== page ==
• Providers should request a copy of the cloud service’s ASD Certification.

Non-Program Information

It is a private business decision how non-program information is held (e.g. records created prior to the client becoming a program client).

Backup

To ensure the integrity and availability of client records in electronic storage systems, providers must have disaster recovery and business continuity plans that include the backup of client records.

  • Internal (on-site) backup must take into consideration the risk of a disaster occurring at the site and destroying both the original and backup copies of the client records.
  • External (off-site) backup must take into consideration the location of the backup server (which must be in Australia) and the backup service disaster recovery and business continuity plans.
  • Either system must have protections at least equivalent to the storage system, and must restrict access to only those who require it.

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File Transfers

  • Providers must send complete client records to the department or a new provider when directed. Providers must have a process in place to ensure the complete record is provided.
  • Client records can only be transferred between providers where the client has given their authorisation. See the ‘Managing client relocations’ provider factsheet.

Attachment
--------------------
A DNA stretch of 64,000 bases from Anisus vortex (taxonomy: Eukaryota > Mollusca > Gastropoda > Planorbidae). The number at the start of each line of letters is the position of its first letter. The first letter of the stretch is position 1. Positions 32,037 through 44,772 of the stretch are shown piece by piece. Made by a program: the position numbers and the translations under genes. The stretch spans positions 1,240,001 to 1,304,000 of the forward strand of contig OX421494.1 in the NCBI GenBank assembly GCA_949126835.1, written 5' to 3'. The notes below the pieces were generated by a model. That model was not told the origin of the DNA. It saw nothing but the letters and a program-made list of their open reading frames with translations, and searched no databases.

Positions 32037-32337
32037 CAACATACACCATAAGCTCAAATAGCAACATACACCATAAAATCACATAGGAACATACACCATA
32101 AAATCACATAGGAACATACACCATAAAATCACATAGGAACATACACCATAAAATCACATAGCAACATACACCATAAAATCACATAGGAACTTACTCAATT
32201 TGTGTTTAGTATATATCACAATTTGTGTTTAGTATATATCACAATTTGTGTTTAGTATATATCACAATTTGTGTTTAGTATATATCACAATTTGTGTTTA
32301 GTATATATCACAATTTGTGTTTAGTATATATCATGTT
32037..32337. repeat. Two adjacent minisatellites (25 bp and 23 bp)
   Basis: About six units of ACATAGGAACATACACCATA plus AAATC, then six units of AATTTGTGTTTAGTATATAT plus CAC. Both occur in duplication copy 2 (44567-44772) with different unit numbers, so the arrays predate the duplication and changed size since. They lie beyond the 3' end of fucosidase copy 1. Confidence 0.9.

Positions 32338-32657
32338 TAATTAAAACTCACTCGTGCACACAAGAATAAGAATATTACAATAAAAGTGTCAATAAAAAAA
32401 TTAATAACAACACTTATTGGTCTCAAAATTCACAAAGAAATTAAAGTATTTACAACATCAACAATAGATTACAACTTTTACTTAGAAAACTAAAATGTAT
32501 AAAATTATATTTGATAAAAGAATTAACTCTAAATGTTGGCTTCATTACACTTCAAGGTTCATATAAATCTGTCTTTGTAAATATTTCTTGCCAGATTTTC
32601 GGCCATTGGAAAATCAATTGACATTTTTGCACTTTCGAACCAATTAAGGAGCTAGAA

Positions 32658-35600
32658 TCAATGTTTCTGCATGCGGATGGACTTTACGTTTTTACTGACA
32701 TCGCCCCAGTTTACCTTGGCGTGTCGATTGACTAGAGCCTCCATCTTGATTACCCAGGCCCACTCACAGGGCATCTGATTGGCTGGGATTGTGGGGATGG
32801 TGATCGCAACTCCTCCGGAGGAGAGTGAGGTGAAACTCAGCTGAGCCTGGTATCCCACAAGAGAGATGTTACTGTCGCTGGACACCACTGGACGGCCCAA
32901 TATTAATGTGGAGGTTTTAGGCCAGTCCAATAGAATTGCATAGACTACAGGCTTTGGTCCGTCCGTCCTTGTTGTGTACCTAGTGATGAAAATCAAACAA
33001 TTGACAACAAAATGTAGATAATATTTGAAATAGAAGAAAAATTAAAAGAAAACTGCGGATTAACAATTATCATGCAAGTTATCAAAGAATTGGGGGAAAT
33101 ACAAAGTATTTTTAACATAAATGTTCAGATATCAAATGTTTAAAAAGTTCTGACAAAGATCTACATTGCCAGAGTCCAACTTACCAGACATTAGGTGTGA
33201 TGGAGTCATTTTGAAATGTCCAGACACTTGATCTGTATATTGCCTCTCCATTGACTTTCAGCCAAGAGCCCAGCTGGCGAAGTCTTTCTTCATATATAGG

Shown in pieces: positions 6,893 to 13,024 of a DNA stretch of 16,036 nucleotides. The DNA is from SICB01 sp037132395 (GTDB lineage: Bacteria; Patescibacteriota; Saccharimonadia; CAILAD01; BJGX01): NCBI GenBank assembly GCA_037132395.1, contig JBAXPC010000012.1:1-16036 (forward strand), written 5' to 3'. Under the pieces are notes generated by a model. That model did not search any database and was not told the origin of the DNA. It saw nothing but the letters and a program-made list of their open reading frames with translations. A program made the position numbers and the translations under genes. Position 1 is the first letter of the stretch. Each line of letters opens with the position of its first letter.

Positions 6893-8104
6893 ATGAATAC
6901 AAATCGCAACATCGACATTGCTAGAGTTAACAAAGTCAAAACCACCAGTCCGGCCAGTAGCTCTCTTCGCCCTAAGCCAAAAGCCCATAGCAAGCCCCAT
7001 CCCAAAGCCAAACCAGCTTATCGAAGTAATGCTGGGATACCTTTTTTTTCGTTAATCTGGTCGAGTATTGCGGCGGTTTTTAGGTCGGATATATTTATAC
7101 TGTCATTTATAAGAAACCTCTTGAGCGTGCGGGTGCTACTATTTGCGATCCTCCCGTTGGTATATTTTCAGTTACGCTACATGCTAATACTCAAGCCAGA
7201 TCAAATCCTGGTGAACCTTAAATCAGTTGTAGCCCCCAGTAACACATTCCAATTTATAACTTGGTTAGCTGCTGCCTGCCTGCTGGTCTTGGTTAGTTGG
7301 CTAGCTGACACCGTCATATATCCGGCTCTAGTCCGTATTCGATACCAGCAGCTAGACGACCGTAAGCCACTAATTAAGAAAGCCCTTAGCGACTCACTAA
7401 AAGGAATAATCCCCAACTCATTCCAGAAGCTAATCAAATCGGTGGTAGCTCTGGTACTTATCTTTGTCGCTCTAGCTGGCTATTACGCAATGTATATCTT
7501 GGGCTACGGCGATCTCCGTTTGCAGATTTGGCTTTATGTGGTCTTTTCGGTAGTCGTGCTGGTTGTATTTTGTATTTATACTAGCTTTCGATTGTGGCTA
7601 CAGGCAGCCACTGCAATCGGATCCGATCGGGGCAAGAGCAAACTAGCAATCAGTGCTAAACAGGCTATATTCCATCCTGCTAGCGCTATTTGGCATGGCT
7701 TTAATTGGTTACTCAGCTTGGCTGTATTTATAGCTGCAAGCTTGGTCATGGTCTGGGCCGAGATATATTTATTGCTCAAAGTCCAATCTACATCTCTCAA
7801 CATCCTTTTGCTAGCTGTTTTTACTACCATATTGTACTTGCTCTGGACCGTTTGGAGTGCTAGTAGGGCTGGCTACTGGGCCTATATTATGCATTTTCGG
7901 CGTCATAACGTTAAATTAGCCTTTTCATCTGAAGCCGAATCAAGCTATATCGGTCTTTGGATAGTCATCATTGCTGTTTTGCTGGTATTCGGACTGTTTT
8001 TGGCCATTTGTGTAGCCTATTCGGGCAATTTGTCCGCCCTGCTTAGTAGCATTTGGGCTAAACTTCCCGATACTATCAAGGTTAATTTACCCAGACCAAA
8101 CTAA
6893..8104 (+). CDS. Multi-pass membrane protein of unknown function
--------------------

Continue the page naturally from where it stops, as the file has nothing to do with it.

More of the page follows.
• Transfer of paper client records must be by registered mail or by courier and must contain a printout of any electronic system documents. Records from electronic systems may also be included on a USB.
  • Electronic client records can be sent on a USB drive secured with a password, by registered mail or courier, or by secured and/or encrypted email. The client record must include copies of any results and reports from any electronic system in a format that is accessible.
  • Electronic client records must not be transferred by unsecured email. Email systems are not secure enough for the transfer of personal health information. If a provider wishes to use a secure and/or encrypted email system for the transfer of electronic client records, the location of any storage, the security and compliance with the Privacy Act, the Archive Act and program requirements must be taken into consideration.
  • Electronic records must not be printed and sent in paper format. When an electronic client record is printed and then scanned to create a new electronic copy, the quality of the record can become degraded. This does not meet departmental requirements for integrity, and may result in the record or parts of the record being inaccessible for at least the minimum retention period. The transferred record also must not be split between paper and electronic formats.

Provider Closures

Prior to a provider ceasing to be a contracted service provider, all client records that are not to be transferred to a new provider must be returned to the department. These client records must be transferred in the same format as they are held, must not be split between paper and electronic records and any results and reports from electronic systems must be included in a format that is accessible.